Pennsylvanian coals of central and eastern United States
Published:January 01, 1991
Geologic conditions during the Pennsylvanian created events necessary for coal-forming that are relatively rare in geologic history. This mix of conditions involved (1) tectonics accompanied by sedimentation; (2) depositional environments that favored poorly drained, clear-water, acidic swamps; (3) climates that encouraged peat formation and preservation; (4) plant evolution that produced sufficient biomass to keep pace with a changing base level; and (5) repeated cycles of marine and nonmarine sedimentation, alternating between detrital influx and “starvation” in response to eustatic, tectonic, and sediment-supply changes. Factors important in determining the quality and thickness of coal beds are the relative rates of...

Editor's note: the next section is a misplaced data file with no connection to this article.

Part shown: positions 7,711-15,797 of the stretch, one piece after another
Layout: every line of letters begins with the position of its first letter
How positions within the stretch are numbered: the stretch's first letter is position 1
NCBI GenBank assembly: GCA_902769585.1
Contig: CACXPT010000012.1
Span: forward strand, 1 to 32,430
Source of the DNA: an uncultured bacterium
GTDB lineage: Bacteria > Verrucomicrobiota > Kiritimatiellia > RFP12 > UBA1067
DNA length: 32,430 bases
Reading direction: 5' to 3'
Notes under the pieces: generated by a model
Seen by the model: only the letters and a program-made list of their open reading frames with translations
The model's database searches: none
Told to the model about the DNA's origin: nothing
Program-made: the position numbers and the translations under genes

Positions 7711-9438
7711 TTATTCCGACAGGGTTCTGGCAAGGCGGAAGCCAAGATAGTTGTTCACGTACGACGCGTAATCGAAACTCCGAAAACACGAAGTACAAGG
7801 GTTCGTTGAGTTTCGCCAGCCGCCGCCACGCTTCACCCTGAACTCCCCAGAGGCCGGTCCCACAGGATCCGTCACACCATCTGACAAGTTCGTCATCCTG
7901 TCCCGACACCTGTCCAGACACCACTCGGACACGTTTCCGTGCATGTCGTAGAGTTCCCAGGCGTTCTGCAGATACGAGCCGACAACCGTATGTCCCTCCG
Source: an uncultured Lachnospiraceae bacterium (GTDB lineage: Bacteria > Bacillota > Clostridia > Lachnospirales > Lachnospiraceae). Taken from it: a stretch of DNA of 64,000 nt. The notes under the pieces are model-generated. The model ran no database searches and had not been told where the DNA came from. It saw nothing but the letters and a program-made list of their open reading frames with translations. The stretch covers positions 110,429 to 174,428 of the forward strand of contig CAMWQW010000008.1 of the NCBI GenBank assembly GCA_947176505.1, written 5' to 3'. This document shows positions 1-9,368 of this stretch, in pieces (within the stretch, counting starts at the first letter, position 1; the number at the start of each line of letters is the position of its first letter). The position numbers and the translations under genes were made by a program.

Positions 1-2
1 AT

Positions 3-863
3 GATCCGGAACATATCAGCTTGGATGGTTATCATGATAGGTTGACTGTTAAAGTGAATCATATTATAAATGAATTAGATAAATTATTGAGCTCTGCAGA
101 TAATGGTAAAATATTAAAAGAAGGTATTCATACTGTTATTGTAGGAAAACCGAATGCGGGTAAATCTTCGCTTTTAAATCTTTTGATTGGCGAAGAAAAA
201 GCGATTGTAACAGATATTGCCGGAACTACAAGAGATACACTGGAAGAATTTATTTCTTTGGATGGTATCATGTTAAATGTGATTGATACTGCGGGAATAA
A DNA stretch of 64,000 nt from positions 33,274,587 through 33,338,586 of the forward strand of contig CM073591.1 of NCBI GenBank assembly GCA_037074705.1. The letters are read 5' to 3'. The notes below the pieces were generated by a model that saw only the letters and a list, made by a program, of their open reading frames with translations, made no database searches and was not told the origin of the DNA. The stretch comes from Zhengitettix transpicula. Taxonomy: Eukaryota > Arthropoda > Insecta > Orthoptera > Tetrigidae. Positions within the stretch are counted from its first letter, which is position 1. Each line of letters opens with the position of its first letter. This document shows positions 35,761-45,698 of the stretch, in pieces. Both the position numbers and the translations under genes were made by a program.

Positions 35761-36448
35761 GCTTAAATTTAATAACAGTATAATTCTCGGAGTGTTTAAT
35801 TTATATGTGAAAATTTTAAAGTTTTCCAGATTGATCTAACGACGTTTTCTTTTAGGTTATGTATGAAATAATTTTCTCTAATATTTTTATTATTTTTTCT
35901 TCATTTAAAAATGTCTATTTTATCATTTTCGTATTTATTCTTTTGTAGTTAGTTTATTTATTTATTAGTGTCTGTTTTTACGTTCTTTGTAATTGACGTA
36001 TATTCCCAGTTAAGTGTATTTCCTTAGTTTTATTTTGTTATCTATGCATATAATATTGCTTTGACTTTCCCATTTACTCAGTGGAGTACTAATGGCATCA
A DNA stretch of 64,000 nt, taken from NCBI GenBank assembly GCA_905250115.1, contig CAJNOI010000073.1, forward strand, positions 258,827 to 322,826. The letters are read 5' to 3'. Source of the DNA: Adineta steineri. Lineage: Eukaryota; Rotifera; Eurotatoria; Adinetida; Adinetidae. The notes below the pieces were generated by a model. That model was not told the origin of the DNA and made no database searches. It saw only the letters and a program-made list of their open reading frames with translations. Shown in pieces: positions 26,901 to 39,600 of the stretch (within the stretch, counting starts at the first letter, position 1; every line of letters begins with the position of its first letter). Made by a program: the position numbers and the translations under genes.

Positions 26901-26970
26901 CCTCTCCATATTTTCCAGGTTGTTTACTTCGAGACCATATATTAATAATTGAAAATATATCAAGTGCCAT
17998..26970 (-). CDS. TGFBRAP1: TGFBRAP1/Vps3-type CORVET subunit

Figures & Tables
Economic Geology, U.S.
This volume includes sections on Mineral Deposits (7 chapters on metals and 4 on industrial minerals); Oil and Gas (3 chapters on principles and 12 synthesizing major oil and gas basins); and Coal (3 chapters on principles and 5 synthesizing major coal provinces, including Alaska). Six large plates summarize distribution resources of all resources discussed in the text, two more plates compare cross-sections of major oil and gas basins at a common horizontal and vertical scale, and another shows a major reconstruction of a Pennsylvanian coal swamp.